Traditionally used to treat cancer, new research shows how immunotherapy could also be useful for treating other diseases as well.
The goal of immunotherapy is to modify or influence the immune system in such a way to enhance its disease-fighting ability. Immunotherapies have been extensively studied and developed for the treatment of various forms of cancer. One type of immunotherapy used to target cancer cells is chimeric antigen receptor T (CAR-T) cell therapy. In CAR-T therapy, a patient’s T cells are harvested, genetically engineered to target cancer cells, and grown under laboratory conditions. These cells are then injected back into the patient. There are a number of research endeavors that are now investigating the effectiveness of CAR-T cells for non-cancer diseases, including autoimmune conditions.
Patients with lupus may receive benefits from the application of immunotherapy. B cells are considered to play a role in lupus by creating antibodies that attack one’s own cells causing debilitating inflammation and damage of various organs. Scientists at the University of Tennessee Health Science Center developed an immunotherapy approach that involves B cell depletion in a lupus mouse model. They designed CAR-T cells that recognize the CD19 antigen that exists on most B cells. Mice treated with these CAR-T cells showed lower disease progression, reduction of clinical signs, and longer lifespans when compared to mice receiving standard treatment; the treatment also remained effective for a year.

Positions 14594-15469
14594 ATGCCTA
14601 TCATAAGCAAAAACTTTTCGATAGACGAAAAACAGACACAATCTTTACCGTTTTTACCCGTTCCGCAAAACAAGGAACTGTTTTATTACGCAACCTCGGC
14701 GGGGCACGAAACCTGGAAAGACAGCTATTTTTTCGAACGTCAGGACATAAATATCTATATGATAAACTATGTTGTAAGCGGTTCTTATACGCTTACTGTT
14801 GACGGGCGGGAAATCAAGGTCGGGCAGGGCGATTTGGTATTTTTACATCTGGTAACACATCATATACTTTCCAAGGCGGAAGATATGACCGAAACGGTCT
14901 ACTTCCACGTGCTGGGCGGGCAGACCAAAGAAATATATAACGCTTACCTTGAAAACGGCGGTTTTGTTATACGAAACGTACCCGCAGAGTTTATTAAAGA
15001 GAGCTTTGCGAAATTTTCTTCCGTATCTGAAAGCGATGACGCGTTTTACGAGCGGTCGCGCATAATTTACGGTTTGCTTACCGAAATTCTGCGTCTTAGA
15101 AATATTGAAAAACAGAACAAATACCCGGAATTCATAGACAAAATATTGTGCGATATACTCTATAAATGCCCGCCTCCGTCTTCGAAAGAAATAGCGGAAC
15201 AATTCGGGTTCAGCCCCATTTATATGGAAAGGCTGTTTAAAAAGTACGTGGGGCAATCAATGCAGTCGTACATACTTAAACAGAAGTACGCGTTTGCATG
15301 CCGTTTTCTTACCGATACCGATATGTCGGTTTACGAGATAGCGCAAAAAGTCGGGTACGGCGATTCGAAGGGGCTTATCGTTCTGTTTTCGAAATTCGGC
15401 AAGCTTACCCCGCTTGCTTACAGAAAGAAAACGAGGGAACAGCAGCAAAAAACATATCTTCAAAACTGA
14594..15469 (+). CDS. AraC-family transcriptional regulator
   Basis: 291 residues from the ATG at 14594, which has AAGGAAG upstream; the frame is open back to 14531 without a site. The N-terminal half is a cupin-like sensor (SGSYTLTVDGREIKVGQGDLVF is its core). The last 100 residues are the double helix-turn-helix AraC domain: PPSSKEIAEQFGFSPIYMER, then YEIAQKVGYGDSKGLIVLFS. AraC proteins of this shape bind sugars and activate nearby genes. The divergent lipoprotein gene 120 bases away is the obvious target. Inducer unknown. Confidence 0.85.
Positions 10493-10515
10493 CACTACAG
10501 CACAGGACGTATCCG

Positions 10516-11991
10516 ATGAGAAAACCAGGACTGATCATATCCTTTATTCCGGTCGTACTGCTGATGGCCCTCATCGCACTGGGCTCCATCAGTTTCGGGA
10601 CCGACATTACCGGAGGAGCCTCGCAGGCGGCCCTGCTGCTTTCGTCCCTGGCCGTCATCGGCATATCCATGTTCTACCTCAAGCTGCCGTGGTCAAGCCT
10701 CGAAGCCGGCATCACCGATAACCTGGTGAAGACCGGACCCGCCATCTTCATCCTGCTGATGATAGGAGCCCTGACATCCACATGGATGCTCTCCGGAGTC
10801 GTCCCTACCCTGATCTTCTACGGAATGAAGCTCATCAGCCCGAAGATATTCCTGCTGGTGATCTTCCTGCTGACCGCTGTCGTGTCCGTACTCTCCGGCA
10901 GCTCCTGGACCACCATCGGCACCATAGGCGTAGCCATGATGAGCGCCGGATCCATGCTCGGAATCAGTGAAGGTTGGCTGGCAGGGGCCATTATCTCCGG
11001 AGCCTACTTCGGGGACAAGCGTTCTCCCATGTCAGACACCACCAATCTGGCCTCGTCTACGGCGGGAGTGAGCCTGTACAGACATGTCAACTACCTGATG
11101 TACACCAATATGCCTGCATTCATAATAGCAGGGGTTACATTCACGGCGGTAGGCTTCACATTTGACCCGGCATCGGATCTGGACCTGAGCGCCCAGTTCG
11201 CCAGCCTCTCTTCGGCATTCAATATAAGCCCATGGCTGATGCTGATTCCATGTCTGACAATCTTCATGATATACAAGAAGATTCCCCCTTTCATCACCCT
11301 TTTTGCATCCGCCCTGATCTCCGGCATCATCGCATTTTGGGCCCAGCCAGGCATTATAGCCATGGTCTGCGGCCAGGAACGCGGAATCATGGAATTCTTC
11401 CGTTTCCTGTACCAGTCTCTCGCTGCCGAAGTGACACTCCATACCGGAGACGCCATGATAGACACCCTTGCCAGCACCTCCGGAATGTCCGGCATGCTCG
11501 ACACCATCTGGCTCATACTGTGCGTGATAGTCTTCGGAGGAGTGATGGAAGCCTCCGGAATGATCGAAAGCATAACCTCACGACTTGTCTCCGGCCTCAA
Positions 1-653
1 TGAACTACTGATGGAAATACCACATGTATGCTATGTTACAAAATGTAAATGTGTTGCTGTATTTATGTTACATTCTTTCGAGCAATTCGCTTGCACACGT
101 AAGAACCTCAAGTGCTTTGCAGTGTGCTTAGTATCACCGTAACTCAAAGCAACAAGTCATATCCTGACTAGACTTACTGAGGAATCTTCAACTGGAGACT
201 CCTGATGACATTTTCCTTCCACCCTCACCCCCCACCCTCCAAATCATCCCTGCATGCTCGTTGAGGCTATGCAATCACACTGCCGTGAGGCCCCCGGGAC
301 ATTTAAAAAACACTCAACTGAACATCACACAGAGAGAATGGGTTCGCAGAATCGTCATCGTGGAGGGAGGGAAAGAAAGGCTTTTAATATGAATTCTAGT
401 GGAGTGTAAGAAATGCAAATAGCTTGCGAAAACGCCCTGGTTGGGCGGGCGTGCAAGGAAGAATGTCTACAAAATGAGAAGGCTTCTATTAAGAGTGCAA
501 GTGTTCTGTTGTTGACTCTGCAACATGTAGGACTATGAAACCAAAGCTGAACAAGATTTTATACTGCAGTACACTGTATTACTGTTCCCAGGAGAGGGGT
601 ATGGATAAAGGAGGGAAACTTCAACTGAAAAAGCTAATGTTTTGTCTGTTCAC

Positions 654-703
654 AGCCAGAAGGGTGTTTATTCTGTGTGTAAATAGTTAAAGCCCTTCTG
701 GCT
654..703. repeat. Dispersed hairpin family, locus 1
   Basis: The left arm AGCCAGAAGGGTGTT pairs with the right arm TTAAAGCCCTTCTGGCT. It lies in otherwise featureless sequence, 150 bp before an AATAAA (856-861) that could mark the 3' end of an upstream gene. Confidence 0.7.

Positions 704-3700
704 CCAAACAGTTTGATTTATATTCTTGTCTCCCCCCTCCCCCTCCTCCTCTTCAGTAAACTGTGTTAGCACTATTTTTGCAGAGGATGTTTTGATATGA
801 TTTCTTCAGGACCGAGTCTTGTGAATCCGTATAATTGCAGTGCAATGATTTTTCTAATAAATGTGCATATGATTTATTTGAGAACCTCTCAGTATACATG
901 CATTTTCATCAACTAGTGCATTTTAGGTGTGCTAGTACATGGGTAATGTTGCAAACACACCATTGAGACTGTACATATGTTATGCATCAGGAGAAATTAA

A dermatology research team headed at Penn Medicine is studying the use of CAR-T cells for the treatment of pemphigus, an autoimmune disease that can cause fatal skin and mucous surface blistering. A subtype of pemphigus is a result of an immune system antibody attack of cadherin-like proteins needed for epithelial cell adhesion. The researchers developed CAR-T cells that target the immune cells producing the destructive antibodies in animal models.
Treatment of inflammatory conditions, such as inflammatory bowel disease (IBD) may also be approached with immunotherapy. Studies are ongoing that investigate the targeting of pro-inflammatory processes, including interleukin pathways and kinase inhibitors. The challenge of immunotherapy research is to develop treatments that effectively modify immune function to combat disease conditions without introducing intolerable side effects. Antigen-specific immunotherapies may represent a promising approach for the treatment of not only cancer but autoimmune and inflammatory diseases.
Reference: Weintraub, K. (2019). Could Immunotherapy Treat Diseases Besides Cancer?. Scientific American. Retrieved 15 November 2019, from https://www.scientificamerican.com/article/could-immunotherapy-treat-diseases-besides-cancer1/